Team members must also be able to tolerate a lot of company, as agile teams are usually located in the same room. “Some software developers like sitting in a dark room by themselves,” Ms. Sharma says. “Those are not the right kind of people for agile.”

They also must have a high tolerance for change. “Look for people who can deal with uncertainty well,” Dr. El Emam says. “You start working on something and priorities change and you don't have a complete picture—this is continuous. I've seen teams where people have to ask to leave because of this.”

And, of course, they must know how to communicate, as agile lives and dies on the team's ability to roll with the punches. “Communication is an absolute requirement,” Mr. Schneider says.

Project managers may also want to institute some ground rules to ensure the agile team members play well together. Mr. Schneider advocates what he calls “self-organized teams.” The thinking is that with so much together time, teams need to sit down before the project kickoff to agree on some basics.

“One of the things we usually do during the first iteration review is come up with a set of rules around how we work together—things like core hours,” Mr. Schneider says. But they also drill down to the level of rules about whether the lights are on or off, or whether food can be thrown away in the team room. Once the framework is set up, Mr. Schneider tries to let go and let them work. “Part of my job is to stay out of their way and not be authoritarian,” he says.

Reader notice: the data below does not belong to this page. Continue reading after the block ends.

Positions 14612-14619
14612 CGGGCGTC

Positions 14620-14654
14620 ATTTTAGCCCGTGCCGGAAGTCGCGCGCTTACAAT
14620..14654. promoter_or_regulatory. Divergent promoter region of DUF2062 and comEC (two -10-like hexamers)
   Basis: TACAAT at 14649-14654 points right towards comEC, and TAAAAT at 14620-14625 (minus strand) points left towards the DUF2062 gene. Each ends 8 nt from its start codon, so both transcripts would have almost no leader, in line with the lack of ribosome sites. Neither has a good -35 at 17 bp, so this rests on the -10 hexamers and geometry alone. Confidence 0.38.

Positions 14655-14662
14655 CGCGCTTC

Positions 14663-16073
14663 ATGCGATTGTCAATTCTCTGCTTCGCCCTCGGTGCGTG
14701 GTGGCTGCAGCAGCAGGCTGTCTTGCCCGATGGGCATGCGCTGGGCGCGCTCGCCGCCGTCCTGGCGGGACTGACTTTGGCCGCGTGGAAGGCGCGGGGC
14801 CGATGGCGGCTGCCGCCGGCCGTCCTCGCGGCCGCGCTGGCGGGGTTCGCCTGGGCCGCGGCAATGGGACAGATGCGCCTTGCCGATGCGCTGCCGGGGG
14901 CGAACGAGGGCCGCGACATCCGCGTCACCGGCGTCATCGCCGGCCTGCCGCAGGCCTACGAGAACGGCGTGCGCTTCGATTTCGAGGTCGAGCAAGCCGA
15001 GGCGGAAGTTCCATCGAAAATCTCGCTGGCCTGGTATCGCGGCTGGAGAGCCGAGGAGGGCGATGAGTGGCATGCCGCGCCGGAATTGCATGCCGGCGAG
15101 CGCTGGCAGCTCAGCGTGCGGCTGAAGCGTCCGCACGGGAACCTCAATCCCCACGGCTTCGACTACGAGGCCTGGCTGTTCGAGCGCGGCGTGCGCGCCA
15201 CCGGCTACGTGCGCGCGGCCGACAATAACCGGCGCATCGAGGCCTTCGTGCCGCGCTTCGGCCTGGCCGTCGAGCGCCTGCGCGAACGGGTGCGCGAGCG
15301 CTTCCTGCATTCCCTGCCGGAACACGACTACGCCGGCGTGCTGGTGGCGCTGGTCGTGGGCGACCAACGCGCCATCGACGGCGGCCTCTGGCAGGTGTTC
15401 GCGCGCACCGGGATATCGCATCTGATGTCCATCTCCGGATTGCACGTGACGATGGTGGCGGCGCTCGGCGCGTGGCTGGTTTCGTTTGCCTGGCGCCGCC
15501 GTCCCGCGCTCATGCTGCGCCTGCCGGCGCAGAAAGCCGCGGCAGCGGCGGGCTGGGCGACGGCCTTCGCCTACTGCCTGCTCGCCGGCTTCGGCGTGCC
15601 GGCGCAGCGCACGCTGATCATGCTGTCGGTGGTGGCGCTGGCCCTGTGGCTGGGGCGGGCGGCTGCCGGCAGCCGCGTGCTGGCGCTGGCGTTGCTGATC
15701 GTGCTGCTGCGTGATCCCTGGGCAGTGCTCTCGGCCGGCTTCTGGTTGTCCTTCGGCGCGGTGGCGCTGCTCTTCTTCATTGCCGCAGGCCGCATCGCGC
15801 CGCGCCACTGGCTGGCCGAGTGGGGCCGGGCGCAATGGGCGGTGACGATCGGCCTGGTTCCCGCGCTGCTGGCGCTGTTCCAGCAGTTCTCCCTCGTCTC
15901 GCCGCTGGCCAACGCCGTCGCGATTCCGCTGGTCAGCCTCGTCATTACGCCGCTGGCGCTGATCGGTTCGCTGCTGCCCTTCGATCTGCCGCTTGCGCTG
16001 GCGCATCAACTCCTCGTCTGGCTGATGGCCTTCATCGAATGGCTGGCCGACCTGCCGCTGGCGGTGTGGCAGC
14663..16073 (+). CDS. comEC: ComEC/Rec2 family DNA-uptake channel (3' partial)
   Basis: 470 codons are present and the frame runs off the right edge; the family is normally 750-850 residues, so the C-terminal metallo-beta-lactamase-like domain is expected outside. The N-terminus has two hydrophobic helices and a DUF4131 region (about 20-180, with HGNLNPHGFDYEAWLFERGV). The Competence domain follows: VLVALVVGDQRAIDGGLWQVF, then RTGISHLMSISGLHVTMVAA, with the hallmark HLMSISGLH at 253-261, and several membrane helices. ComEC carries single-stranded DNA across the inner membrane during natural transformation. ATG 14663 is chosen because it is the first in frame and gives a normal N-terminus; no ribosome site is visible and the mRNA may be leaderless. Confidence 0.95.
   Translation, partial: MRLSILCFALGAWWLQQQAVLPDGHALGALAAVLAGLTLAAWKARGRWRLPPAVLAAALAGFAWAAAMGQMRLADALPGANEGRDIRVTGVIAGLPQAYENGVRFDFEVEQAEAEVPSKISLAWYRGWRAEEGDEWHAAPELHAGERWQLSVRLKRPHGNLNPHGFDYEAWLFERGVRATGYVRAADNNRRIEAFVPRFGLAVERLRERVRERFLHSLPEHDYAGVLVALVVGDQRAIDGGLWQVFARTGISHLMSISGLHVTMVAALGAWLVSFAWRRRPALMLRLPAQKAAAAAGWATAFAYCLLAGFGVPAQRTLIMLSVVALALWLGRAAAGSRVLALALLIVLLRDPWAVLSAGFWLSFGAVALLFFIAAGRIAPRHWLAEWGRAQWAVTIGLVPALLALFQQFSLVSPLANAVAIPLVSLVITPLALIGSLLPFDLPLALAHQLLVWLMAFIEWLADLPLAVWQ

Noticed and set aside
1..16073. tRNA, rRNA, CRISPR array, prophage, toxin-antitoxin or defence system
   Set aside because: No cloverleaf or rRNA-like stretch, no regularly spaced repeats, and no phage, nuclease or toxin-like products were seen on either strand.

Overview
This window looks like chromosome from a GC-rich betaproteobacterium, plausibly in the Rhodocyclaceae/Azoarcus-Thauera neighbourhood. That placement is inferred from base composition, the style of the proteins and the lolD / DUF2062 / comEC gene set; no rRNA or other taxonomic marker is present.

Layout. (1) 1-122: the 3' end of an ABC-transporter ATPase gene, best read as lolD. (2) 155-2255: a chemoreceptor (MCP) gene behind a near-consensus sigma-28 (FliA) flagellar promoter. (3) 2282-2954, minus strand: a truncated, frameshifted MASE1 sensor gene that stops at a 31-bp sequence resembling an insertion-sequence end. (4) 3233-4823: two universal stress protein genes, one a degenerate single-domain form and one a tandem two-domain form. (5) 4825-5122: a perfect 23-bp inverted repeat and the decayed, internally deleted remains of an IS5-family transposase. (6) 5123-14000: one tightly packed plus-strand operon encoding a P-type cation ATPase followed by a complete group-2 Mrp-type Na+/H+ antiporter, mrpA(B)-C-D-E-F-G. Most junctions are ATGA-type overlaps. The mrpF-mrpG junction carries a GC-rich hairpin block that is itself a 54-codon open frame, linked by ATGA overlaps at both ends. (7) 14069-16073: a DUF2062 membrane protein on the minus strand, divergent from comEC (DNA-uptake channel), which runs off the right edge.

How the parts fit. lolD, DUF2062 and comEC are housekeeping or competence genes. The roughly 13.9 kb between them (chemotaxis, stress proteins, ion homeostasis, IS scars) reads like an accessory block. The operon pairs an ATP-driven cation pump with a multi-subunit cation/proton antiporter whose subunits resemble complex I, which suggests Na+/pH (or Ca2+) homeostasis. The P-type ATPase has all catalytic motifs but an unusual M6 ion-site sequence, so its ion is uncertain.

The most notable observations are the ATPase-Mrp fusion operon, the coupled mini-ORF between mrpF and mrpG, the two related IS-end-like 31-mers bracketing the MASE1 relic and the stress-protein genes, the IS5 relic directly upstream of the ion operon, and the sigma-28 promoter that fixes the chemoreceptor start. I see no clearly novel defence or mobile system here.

And in the end, striking the balance may be one of the best things an agile project manager can do. “Teams will do well if they can get the freedom to do whatever works best within the confines of getting software built,” Mr. Schneider says. “It's my job to get them there.” PM

Carol Hildebrand is a freelance writer based in Wellesley, Massachusetts, USA. A former senior editor at CIO, she has also written for Computerworld.